US coronavirus: Chinese hackers indicted for vaccine research

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Chinese nationals Li Xiaoyu (above), 34, and Dong Jiazhi, 31, allegedly stole ‘hundreds of millions of dollars’ in trade secrets, intellectual property and other valuable business information’ in a sophisticated ploy of a decade.

The Justice Department said on Tuesday it had accused two Chinese hackers of attempting to steal U.S. research into COVID-19 and other sensitive government information.

Chinese nationals Li Xiaoyu, 34, and Dong Jiazhi, 31, are said to have stolen hundreds of millions of dollars in trade secrets, intellectual property and other valuable business information in a sophisticated ploy by a decade.

They are accused of hacking hundreds of businesses, government organizations, dissidents, human rights activists and private companies, including those engaged in research into the COVID-19 vaccine.

The government said the plot, which allegedly began in 2009, was not only carried out for their personal financial gain, but also for the benefit of the Chinese government.

“Hackers stole terabytes of data that posed a sophisticated and prolific threat to US networks,” Assistant National Security Attorney General John Demers told a news conference in New York.

They allegedly raped defense contractors and stole sensitive military information, prosecutors said, including on military satellite programs and communications systems.

The indictment says the two were assisted by an anonymous Chinese intelligence officer who is known to the grand jury.

The government said the plot, which allegedly began in 2009, was not only carried out for financial gain, but also for the benefit of the Chinese government.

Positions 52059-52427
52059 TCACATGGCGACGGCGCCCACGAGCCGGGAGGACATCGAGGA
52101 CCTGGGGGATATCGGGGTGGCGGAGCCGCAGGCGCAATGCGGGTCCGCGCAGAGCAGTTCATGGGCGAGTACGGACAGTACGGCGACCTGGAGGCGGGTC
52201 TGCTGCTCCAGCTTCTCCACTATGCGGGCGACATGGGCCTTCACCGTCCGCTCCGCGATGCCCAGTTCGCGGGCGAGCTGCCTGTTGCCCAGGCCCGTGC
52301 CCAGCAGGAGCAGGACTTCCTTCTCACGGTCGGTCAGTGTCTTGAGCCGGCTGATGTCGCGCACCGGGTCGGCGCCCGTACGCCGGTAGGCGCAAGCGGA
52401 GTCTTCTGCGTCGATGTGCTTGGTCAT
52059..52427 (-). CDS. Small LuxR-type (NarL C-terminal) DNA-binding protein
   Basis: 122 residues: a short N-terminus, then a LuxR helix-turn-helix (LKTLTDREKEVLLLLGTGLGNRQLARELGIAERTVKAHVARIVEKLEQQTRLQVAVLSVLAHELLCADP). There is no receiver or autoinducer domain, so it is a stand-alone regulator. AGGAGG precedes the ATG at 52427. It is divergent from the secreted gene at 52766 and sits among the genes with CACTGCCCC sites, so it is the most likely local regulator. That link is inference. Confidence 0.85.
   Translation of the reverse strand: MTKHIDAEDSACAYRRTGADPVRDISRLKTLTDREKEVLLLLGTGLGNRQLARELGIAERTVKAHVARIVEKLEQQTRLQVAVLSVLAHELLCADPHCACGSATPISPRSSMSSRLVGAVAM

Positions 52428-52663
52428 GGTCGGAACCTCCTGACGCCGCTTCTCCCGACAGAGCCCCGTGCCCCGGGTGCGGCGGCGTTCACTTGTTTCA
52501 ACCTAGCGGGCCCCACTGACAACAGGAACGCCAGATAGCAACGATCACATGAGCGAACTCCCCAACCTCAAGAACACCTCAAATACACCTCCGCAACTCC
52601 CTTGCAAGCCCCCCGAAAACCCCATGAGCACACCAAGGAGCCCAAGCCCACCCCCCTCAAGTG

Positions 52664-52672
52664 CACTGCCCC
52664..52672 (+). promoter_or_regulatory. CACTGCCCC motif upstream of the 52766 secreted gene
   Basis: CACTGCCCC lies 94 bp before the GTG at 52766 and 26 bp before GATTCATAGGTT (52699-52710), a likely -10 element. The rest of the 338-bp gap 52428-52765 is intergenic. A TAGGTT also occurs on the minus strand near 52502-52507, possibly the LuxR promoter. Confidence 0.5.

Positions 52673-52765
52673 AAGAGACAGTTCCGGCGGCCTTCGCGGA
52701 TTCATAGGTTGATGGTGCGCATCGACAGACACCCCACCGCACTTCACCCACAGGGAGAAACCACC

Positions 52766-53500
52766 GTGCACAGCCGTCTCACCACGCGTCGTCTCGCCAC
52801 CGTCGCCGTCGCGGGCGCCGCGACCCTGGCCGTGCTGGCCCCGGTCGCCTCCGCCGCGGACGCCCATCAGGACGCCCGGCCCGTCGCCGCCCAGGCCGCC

The government said the plot, which allegedly began in 2009, was not only carried out for financial gain, but also for the benefit of the Chinese government.

The two men were indicted by a grand jury for the alleged hacking campaign, which targeted not only companies in the United States, but also in Australia, Belgium, Germany, Japan, Lithuania, the Netherlands , Spain, South Korea, Sweden and the United States. Kingdom.

Their targets included high-tech manufacturers, medical device makers, civil and industrial engineers, gaming software makers, solar power companies, pharmaceutical manufacturers and defense contractors, the said. DOJ.

Among the 13 U.S. victims were the Department of Education’s Hanford site in Washington, a California technology and defense company, a Maryland technology and manufacturing company, a Texas engineering company, a Defense of Virginia, a Massachusetts software company, a California games software company, and several American drug makers.

“In at least one instance, hackers have sought to extort cryptocurrency from a victim entity, threatening to disclose the victim’s stolen source code on the Internet,” the FBI said. “More recently, defendants have probed vulnerabilities in the computer networks of companies developing COVID-19 vaccines, testing technologies and treatments. “

None of the companies or parties involved were named in the indictment.

The inclusion of the coronavirus victim comes as U.S. security agencies have warned China seeks to gain the upper hand in the global search for a vaccine.